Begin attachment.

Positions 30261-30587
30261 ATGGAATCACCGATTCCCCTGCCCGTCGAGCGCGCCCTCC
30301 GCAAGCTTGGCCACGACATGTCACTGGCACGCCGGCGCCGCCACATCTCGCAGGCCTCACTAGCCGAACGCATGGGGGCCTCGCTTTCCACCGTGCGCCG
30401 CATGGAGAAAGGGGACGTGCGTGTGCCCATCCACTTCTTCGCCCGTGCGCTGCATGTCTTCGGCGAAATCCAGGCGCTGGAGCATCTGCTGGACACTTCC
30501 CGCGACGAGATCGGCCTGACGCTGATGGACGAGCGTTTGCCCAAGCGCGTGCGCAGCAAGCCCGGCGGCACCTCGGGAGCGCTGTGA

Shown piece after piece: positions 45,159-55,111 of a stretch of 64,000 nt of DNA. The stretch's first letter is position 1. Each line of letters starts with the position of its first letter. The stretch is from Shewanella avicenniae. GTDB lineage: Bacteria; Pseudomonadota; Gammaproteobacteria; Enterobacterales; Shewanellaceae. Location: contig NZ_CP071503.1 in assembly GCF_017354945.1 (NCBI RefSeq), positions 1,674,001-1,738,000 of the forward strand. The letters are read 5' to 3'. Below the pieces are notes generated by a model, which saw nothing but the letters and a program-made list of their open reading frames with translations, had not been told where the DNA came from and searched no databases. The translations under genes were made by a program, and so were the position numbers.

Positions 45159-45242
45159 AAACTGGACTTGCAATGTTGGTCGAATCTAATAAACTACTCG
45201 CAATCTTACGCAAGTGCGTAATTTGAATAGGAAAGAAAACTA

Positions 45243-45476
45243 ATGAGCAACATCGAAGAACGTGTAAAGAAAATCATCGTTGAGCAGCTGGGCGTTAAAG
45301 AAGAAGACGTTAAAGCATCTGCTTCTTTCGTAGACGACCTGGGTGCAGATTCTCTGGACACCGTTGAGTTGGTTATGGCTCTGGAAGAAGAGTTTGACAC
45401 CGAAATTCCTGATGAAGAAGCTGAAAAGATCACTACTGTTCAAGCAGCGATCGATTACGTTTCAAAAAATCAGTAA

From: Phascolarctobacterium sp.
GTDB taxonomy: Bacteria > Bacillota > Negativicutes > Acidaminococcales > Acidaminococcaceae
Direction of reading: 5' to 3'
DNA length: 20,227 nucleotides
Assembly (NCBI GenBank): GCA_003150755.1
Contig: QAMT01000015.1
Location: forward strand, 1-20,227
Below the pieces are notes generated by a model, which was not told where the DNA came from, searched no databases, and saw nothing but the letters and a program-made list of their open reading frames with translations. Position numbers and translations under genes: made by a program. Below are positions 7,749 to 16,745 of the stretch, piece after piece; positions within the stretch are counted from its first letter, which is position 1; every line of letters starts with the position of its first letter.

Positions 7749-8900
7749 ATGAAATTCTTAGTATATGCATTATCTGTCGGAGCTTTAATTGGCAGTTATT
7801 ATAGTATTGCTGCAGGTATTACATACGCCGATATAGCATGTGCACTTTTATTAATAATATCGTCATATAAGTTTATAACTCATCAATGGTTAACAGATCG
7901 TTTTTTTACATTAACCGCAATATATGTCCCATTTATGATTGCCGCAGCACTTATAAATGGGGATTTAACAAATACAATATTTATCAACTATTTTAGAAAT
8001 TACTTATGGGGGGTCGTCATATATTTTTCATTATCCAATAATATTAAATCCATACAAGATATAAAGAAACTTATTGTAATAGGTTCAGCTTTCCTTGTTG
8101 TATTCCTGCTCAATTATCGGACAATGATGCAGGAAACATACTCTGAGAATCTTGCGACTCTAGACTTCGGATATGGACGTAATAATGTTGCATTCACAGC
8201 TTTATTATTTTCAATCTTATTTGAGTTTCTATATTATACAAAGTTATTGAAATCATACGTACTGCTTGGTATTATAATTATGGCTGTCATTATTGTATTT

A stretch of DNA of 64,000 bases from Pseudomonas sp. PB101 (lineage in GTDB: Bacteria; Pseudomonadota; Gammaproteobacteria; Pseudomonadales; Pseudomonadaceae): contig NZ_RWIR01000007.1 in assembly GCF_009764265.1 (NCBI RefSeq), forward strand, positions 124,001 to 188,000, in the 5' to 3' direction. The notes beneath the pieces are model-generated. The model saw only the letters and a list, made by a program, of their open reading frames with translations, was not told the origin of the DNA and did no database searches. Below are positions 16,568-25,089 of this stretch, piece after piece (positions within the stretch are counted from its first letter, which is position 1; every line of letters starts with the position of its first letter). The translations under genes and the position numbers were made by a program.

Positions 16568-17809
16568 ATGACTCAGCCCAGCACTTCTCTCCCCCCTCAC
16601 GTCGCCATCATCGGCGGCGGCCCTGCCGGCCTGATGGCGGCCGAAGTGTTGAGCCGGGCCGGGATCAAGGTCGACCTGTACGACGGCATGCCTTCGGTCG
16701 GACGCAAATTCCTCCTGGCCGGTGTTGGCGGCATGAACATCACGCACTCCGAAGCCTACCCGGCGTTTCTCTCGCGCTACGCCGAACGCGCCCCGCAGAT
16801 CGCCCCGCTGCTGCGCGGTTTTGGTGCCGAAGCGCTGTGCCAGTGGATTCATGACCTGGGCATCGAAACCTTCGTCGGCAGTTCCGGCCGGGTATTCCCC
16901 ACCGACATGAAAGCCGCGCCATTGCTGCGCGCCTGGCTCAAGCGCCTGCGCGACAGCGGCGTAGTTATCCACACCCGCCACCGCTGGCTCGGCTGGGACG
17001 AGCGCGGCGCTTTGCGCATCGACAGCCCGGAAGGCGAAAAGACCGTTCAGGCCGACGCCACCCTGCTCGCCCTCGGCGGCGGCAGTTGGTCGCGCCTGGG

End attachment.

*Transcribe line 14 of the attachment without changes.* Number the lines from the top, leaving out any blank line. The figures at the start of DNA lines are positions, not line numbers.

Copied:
From: Phascolarctobacterium sp.